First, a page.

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Oral Oncol. 2014 Jan;50(1):10-8. doi: 10.1016/j.oraloncology.2013.09.011. Epub 2013 Oct 11.

Oxidative and antioxidative mechanisms in oral cancer and precancer: a review.

Author information

1
Dept of Oral Pathology & Microbiology, Yerala Dental College and Hospital, Kharghar, Mumbai 410 210, India. Electronic address: kordesheetal@yahoo.co.in.
2
Dept of Oral Pathology & Microbiology, Sharad Pawar Dental College, Sawangi, Wardha, Maharashtra 442 001, India. Electronic address: minal53@yahoo.com.
3
Dept of Oral Pathology & Microbiology, Sharad Pawar Dental College, Sawangi, Wardha, Maharashtra 442 001, India. Electronic address: gadbail@yahoo.co.in.
4
Dept of Oral Pathology, VSPM Dental College and Hospital, Nagpur, Maharashtra 440 019, India. Electronic address: appu4in@yahoo.co.in.
5
Dept of Oral Pathology & Microbiology, Modern Dental College & Research Centre, Gandhi Nagar, Indore, Madhya Pradesh 453112, India. Electronic address: satyajitraje@gmail.com.

Abstract

Development of cancer in humans is a multistep process. Complex series of cellular and molecular changes participating in cancer development are mediated by a diversity of endogenous and exogenous stimuli and important amongst this is generation of reactive oxygen species (ROS). Reactive radicals and non-radicals are collectively known as ROS. These can produce oxidative damage to the tissues and hence are known as oxidants in biological system. Many researchers have documented the role of ROS in both initiation and promotion of multistep carcinogenesis. To mitigate the harmful effects of free radicals, all aerobic cells are endowed with extensive antioxidant defence mechanisms. Lowered antioxidant capacity or the oxidant-antioxidant imbalance can lead to oxidative damage to cellular macromolecules leading to cancer. Oral cavity cancer is an important cancer globally and tobacco is the primary etiological factor in its development. Tobacco consumption exposes the oral epithelium to toxic oxygen and nitrogen free radicals that can affect host antioxidant defence mechanisms. Elevated levels of ROS and Reactive Nitrogen Species (RNS) and lowered antioxidants are found in oral precancer and cancer. Protection can be provided by various antioxidants against deleterious action of these free radicals. Treatment with antioxidants has the potential to prevent, inhibit and reverse the multiple steps involved in oral carcinogenesis. This review is an attempt to understand the interesting correlation between ROS and RNS mediated cell damage and enzymatic and non-enzymatic defence mechanisms involved in oral cancer development and its progression and the use of antioxidants in oral cancer prevention and treatment.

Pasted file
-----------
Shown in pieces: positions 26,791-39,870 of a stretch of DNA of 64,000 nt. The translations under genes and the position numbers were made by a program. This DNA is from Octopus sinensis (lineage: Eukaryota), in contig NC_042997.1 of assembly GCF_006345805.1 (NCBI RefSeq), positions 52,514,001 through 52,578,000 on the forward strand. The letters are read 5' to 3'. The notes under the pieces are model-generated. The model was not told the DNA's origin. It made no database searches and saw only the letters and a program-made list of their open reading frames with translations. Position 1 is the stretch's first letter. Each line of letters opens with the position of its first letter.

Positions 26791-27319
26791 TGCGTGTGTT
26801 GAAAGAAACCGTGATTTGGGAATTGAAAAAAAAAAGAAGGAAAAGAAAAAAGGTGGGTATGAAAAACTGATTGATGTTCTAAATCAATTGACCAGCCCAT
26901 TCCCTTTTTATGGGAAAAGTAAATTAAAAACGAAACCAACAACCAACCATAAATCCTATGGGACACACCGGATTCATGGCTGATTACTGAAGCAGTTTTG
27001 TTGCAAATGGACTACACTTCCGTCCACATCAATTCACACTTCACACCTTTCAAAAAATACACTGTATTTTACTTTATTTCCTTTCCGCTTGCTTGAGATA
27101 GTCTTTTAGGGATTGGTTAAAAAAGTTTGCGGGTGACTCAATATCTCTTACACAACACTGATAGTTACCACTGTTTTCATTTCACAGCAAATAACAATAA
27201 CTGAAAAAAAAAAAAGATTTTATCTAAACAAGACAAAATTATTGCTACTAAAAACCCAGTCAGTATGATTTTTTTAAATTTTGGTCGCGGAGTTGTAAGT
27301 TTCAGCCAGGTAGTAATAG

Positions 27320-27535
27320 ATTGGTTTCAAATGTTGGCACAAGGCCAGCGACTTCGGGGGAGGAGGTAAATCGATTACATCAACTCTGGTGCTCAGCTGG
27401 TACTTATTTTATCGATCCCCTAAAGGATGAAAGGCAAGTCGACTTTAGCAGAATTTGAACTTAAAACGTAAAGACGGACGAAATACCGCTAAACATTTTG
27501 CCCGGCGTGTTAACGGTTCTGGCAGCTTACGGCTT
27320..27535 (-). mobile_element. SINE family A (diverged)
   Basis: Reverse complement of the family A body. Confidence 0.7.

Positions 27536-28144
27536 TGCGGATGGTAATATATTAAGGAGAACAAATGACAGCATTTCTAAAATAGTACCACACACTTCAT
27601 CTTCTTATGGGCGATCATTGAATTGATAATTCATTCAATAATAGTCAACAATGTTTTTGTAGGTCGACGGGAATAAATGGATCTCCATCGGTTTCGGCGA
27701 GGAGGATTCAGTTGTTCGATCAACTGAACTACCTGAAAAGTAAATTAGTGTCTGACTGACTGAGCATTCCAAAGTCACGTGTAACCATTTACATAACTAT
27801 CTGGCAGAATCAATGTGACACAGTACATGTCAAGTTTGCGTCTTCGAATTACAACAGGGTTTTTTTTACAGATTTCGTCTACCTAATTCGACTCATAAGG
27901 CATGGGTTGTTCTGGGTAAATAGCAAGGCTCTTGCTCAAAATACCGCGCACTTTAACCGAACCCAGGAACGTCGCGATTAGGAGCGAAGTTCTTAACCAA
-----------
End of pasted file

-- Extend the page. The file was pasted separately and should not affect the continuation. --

KEYWORDS:

Antioxidants; Cancer biomarkers; Enzymatic antioxidants; Free radicals; Head and neck cancer; Non-enzymatic antioxidants; Oral cancer; Oral carcinogenesis; Oral precancer; Oxidants; Oxidative damage; Oxidative stress; Potentially malignant disorders; Reactive nitrogen species; Reactive oxygen species

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